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Full text of "History Of The Theory Of Numbers - I"

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J. H. Lambert1 stated without proof that there exists a primitive root g of any given prime p, so that ge — I is divisible by p for e=p— 1, but not
L. Euler2 gave a proof which is defective. He introduced the term primitive root and proved (art. 28) that at most n integers x<p make xn—l divisible by p, the proof applying equally well to any polynomial of degree n with integral coefficients. He stated (art. 29) that, for n<p, xn—l has all n solutions "real" if and only if n is a divisor of p — 1 ; in particular, x**1 — 1 has p — 1 solutions (referring to arts. 22, 23, where he repeated his earlier proof of Fermat's theorem). Very likely Euler had in mind the algebraic identity xp~l — 1 = (xn— 1)Q, from which he was in a position to conclude that Q has at most n— p-\-I solutions, and hence xn — 1 exactly n. By an incomplete induction (arts. 32-34), he inferred that there are exactly 4>(ri) integers x<p for which xn— 1 is divisible by p, but x2 — 1 not divisible by p for 0<Z<n, n being a divisor of p — 1 (as the context indicates). In particular, there exist <t>(p — 1) primitive roots of p (art. 46). He listed all the primitive roots of each prime ^ 37.
J. L. Lagrange3 proved that, if p is an odd prime and
where Z, £, F are polynomials hi x with integral coefficients, and if xm and XM are the highest powers of x in X and £ with coefficients not divisible by p, there are m integral values, numerically <p/2, of x which make X a multiple of p, and M values making £ a multiple of p. For, by Fermat's theorem, the left member is a multiple of p for x = =*= 1, =*=2, . . . , =*= (p — 1)/2, while at most m of these values make X a multiple of p and at most /z make | a multiple of p.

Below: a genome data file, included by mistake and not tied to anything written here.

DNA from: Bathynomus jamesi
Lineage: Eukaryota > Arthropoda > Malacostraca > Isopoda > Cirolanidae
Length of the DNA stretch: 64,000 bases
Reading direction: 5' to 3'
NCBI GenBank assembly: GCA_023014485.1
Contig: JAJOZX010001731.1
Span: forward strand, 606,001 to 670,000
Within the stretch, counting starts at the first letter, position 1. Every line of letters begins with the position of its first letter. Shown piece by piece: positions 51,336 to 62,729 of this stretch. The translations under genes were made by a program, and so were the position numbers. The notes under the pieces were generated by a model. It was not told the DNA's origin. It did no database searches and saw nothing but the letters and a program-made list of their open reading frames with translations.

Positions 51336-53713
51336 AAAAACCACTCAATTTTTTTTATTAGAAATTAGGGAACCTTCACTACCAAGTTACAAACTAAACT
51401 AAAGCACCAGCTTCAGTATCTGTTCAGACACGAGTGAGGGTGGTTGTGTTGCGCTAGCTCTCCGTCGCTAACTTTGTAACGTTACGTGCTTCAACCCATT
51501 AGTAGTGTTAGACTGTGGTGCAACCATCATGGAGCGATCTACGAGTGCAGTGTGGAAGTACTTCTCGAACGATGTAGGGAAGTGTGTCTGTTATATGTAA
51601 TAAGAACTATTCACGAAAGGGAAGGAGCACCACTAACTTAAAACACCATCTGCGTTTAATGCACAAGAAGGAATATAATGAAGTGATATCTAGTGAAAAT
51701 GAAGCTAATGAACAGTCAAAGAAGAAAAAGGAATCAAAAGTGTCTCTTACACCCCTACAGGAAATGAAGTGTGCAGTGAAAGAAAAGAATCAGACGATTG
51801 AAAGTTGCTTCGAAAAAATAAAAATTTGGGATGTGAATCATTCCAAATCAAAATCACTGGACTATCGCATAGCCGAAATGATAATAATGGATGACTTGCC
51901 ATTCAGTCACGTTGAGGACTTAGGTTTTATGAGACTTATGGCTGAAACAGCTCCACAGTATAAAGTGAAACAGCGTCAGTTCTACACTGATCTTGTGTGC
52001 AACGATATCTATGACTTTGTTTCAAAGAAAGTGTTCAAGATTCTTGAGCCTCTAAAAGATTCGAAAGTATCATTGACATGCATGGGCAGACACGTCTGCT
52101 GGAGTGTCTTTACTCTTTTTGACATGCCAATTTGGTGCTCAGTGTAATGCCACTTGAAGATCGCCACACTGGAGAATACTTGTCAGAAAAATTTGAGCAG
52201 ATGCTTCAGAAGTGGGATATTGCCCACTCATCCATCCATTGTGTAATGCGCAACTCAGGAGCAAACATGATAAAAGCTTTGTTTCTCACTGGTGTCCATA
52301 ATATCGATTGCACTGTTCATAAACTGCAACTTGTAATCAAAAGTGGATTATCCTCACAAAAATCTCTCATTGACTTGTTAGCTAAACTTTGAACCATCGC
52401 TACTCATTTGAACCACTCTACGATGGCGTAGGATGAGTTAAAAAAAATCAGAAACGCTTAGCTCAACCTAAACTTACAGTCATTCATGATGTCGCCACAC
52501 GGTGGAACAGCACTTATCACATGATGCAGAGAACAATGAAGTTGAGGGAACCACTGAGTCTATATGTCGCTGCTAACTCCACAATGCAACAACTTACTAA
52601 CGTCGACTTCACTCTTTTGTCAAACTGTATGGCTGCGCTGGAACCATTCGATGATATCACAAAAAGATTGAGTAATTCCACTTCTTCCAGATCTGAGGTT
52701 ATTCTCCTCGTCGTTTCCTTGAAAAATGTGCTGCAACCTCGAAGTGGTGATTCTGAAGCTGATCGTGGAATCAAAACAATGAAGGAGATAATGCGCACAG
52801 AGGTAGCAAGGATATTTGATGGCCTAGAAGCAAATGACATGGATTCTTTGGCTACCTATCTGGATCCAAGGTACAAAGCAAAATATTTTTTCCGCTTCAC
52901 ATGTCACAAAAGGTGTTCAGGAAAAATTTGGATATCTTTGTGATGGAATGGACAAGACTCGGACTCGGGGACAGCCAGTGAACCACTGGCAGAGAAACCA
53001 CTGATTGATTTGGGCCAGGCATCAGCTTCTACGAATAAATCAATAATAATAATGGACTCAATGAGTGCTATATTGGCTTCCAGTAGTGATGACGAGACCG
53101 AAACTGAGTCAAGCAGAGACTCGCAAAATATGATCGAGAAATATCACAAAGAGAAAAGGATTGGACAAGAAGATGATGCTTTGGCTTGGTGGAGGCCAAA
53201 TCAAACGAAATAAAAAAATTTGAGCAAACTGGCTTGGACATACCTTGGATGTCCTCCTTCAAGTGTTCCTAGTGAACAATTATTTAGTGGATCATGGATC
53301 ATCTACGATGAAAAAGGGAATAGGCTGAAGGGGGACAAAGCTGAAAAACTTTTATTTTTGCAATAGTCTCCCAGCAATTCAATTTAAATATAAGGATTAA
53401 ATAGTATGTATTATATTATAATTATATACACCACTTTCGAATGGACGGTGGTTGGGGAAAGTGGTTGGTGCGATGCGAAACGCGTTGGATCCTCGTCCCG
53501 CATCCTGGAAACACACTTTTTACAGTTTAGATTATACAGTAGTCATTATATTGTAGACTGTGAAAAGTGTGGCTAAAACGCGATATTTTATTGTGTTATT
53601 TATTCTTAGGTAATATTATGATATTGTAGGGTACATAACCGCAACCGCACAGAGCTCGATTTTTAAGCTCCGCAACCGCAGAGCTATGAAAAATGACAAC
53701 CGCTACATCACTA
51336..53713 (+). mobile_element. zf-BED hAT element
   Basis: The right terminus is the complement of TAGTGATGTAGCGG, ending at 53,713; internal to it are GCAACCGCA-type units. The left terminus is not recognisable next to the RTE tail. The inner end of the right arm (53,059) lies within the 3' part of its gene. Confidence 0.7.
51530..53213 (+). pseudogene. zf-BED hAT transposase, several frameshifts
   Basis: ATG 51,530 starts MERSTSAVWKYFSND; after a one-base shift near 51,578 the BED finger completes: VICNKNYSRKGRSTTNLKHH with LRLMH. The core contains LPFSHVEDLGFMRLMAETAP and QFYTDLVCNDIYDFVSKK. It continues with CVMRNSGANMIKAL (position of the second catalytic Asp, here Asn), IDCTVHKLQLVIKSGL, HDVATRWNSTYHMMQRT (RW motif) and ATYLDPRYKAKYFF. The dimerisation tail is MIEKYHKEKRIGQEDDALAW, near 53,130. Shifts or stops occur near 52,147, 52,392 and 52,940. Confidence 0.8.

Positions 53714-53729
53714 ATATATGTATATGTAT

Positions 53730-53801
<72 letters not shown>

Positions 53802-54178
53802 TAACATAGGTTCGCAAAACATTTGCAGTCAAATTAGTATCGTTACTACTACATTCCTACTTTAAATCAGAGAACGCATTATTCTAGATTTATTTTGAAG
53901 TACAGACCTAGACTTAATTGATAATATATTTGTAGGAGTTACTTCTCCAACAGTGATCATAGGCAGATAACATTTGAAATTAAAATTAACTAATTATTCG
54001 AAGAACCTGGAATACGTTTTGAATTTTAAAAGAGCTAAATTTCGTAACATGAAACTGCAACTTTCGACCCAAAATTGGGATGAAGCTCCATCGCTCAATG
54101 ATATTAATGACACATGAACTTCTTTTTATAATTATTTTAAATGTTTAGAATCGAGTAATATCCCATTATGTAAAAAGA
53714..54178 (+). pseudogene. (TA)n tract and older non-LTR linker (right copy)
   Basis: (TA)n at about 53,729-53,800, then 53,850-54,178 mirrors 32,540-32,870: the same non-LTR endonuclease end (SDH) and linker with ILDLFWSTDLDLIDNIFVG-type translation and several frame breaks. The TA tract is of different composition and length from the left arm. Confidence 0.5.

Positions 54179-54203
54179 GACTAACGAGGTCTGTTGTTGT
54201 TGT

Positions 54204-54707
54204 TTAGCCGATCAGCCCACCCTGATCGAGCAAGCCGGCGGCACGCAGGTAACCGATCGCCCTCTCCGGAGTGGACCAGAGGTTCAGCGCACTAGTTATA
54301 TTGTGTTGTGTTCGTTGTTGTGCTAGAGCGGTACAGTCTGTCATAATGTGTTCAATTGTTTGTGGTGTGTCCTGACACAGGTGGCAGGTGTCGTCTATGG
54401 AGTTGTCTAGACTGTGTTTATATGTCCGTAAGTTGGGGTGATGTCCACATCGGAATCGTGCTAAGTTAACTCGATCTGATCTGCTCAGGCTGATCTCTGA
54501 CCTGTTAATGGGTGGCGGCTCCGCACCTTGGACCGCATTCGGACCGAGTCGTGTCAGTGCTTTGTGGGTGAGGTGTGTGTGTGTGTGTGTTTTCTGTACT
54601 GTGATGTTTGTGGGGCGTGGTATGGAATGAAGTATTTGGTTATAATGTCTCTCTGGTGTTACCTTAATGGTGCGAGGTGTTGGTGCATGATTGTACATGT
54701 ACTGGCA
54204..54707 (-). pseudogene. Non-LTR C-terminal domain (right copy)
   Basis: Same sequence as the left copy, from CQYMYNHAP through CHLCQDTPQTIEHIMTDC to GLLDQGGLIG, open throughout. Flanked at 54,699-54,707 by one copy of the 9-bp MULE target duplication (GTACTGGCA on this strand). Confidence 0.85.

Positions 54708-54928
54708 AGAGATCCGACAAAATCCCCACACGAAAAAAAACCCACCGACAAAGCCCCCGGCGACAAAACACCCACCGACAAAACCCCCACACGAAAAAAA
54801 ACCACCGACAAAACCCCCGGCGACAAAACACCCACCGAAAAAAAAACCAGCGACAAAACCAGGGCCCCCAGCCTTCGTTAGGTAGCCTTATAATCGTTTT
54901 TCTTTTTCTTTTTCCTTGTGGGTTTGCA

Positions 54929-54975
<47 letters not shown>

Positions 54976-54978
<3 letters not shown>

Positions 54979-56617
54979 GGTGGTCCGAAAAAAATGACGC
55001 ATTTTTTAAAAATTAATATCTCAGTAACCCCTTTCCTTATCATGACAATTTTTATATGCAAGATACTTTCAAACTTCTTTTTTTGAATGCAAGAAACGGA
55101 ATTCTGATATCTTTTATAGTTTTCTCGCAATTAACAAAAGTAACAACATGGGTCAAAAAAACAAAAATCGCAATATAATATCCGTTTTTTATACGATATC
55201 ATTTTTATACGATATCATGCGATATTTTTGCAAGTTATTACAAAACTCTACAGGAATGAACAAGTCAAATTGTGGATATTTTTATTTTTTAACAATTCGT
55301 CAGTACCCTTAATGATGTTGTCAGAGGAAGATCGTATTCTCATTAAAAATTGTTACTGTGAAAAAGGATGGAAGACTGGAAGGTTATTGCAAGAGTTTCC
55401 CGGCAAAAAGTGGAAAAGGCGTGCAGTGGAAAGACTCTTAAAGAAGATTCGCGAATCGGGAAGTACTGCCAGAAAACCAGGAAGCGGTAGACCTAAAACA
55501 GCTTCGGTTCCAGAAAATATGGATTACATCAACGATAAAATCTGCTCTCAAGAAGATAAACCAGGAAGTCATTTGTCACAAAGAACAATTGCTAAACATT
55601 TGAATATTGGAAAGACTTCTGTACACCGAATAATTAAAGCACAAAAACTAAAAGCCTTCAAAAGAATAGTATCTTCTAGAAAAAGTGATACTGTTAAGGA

L. Euler4 stated that he knew no rule for finding a primitive root and gave a table of all the primitive roots of each prime ^41.
Euler5 investigated the least exponent x (when it exists) for which fax+g is divisible by N. Find X such that —g=r\N is a multiple, say aar, of a. Then /ax~a-r is divisible by N. Set r^\'N = afis, 0^1. Then fax~a~^ — s is divisible by JV; etc. If the problem is possible, we finally get / as the residue of fax~°-~ •••"*", whence x = a+ . . . +f . For example, to find the least x for which 2X — 1 is divisible by N = 23, we have
l+23 = 233,     3-23= -225,      -5-23= -227,      -7+23 = 24l, whence x = 3+2+2+4 = ll.
Wova Acta Eruditorum, Leipzig, 1769, p. 127. »Novi Comm. Acad. Petrop., 18, 1773, 85; Comm. Arith., 1, 516-537. 8Nouv. M6m. Ac. Roy. Berlin, annexe 1775 (1777), p. 339; Oeuvrea 3, 777. 40pusc. Anal., 1, 1783 (1772), 121; Comm. Arith., 1, 506.
B0pusc. Anal., 1, 1783 (1773), 242; Comm. Arith., 2, p. 1; Opera postuma, I, 172-^.